Aesop's Fables; a new translation eBook

This eBook from the Gutenberg Project consists of approximately 145 pages of information about Aesop's Fables; a new translation.


The citizens of a certain city were debating about the best material to use in the fortifications which were about to be erected for the greater security of the town.  A Carpenter got up and advised the use of wood, which he said was readily procurable and easily worked.  A Stone-mason objected to wood on the ground that it was so inflammable, and recommended stones instead.  Then a Tanner got on his legs and said, “In my opinion there’s nothing like leather.”

    Every man for himself.


A Bull gave chase to a Mouse which had bitten him in the nose:  but the Mouse was too quick for him and slipped into a hole in a wall.  The Bull charged furiously into the wall again and again until he was tired out, and sank down on the ground exhausted with his efforts.  When all was quiet, the Mouse darted out and bit him again.  Beside himself with rage he started to his feet, but by that time the Mouse was back in his hole again, and he could do nothing but bellow and fume in helpless anger.  Presently he heard a shrill little voice say from inside the wall, “You big fellows don’t always have it your own way, you see:  sometimes we little ones come off best.”

    The battle is not always to the strong.


A Hound started a Hare from her form, and pursued her for some distance; but as she gradually gained upon him, he gave up the chase.  A rustic who had seen the race met the Hound as he was returning, and taunted him with his defeat.  “The little one was too much for you,” said he.  “Ah, well,” said the Hound, “don’t forget it’s one thing to be running for your dinner, but quite another to be running for your life.”


A Town Mouse and a Country Mouse were acquaintances, and the Country Mouse one day invited his friend to come and see him at his home in the fields.  The Town Mouse came, and they sat down to a dinner of barleycorns and roots, the latter of which had a distinctly earthy flavour.  The fare was not much to the taste of the guest, and presently he broke out with “My poor dear friend, you live here no better than the ants.  Now, you should just see how I fare!  My larder is a regular horn of plenty.  You must come and stay with me, and I promise you you shall live on the fat of the land.”  So when he returned to town he took the Country Mouse with him, and showed him into a larder containing flour and oatmeal and figs and honey and dates.  The Country Mouse had never seen anything like it, and sat down to enjoy the luxuries his friend provided:  but before they had well begun, the door of the larder opened and some one came in.  The two Mice scampered off and hid themselves in a narrow and exceedingly uncomfortable hole.  Presently, when all was quiet, they ventured out again; but some one else came in, and off they scuttled again.  This was too much for the visitor.  “Good-bye,” said he, “I’m off.  You live in the lap of luxury, I can see, but you are surrounded by dangers; whereas at home I can enjoy my simple dinner of roots and corn in peace.”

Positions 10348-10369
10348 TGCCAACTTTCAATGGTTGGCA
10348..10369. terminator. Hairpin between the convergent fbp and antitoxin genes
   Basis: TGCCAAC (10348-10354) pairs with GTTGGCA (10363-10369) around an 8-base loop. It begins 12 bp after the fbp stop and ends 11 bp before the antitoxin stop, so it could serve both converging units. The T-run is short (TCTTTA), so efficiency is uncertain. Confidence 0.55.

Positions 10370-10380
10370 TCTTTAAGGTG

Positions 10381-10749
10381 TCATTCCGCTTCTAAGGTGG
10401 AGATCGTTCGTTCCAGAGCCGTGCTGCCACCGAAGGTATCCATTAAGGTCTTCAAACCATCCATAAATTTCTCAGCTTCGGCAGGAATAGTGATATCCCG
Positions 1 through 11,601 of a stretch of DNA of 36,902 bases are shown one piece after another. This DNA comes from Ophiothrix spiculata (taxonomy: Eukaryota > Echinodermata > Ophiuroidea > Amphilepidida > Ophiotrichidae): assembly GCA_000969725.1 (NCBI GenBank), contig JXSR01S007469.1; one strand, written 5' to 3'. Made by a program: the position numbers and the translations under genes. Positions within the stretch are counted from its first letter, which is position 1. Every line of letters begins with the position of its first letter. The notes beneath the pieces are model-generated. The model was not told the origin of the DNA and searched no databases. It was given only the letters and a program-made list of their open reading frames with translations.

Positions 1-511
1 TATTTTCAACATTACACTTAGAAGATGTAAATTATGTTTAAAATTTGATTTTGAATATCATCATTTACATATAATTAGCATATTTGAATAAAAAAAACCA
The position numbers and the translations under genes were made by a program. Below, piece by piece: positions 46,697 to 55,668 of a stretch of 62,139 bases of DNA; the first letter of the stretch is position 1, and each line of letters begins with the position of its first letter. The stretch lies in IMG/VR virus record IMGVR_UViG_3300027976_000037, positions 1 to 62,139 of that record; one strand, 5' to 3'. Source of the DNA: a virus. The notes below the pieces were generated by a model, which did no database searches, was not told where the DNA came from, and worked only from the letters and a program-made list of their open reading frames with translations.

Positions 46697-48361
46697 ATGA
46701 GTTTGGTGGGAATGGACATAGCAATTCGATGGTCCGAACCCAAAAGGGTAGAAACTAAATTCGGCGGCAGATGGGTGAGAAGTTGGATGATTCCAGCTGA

Project Gutenberg
Aesop's Fables; a new translation from Project Gutenberg. Public domain.
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